Lumber producers in Alberta are hopeful for SLA renewal to avoid trade war

The new softwood lumber agreement between Canada and the US is expected by the lumber producers in Alberta, as there is hope that this agreement might prevent a trade war.

Even if the SLA expired in October 2015, the two countries have signed a standstill according to which, the US can’t apply any new tariffs on Canada’s lumber exports and can’t launch a trade complaint for a full year after the expiry date, according to Global News Canada.

Neil Miller, president of Alberta Spruce Industries, stated that “the U.S. side is going to shoot for the moon, you know, retroactive duties, huge percentage duties. There’s nothing good that’s going to come out of a situation where a duty is imposed on a produced we produce here. We should be concerned.”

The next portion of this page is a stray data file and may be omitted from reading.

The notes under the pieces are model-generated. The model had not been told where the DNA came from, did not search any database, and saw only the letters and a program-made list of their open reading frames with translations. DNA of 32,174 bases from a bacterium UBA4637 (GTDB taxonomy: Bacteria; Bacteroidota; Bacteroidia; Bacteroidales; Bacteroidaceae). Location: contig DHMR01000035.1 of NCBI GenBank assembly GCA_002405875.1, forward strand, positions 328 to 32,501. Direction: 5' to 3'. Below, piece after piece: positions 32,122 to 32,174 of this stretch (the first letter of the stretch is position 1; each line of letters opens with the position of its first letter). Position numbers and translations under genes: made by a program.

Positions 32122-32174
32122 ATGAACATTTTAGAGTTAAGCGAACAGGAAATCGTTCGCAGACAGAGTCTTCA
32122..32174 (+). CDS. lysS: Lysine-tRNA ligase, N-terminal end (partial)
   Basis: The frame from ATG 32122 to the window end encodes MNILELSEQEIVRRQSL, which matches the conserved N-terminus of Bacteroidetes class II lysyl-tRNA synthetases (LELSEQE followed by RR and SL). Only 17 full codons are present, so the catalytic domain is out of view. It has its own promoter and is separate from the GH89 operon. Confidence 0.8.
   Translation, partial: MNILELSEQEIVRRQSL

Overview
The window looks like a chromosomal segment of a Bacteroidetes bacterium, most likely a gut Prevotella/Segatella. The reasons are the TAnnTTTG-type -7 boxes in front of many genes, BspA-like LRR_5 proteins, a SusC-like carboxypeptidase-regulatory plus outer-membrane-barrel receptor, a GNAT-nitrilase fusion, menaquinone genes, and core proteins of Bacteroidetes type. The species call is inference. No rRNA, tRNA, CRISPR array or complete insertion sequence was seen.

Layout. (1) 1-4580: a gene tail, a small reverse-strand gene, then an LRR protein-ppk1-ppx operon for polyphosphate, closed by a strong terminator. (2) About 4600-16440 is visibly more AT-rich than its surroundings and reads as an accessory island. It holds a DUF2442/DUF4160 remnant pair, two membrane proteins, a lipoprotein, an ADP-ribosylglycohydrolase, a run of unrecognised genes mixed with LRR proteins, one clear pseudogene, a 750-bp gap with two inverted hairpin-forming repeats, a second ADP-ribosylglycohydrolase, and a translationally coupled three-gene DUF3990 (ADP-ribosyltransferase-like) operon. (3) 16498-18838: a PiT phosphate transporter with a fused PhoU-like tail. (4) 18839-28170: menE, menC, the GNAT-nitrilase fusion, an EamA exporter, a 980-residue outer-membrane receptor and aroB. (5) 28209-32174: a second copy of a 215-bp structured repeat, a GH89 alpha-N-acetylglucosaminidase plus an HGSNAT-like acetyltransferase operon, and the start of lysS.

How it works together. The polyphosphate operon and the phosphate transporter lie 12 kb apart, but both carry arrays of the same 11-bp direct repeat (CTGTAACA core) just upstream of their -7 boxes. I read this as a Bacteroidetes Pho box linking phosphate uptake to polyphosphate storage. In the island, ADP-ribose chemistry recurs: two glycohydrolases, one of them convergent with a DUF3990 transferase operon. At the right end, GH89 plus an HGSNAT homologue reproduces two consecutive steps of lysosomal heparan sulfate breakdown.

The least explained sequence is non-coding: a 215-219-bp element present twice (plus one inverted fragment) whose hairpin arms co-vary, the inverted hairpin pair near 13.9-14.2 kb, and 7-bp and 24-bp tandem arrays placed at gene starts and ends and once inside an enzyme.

In the present status of the SLA, the companies in Alberta are free of any US tariffs when they export lumber to the United States. Still, if the market prices decline a lot, they would have to pay the taxes according to the province. Now, about $1-billion worth of exports go the US every year and from all Alberta’s production, half of it is used in exports and a quarter of this goes the US, as Global News Canada reported.

“Any kind of tariff, or duty or limitation on our trade flows has a negative impact on our industry, on revenues to the province and jobs to the citizens of this province,” said Paul Whittaker, president and CEO of the Alberta Forest Products Association.

The issue was also brought up at the meeting from Ottawa last week, between the US President Barack Obama and the Trade Minister of Canada, Chrystia Freeland, where talks about a future agreement were held, as to resolve any disputes.



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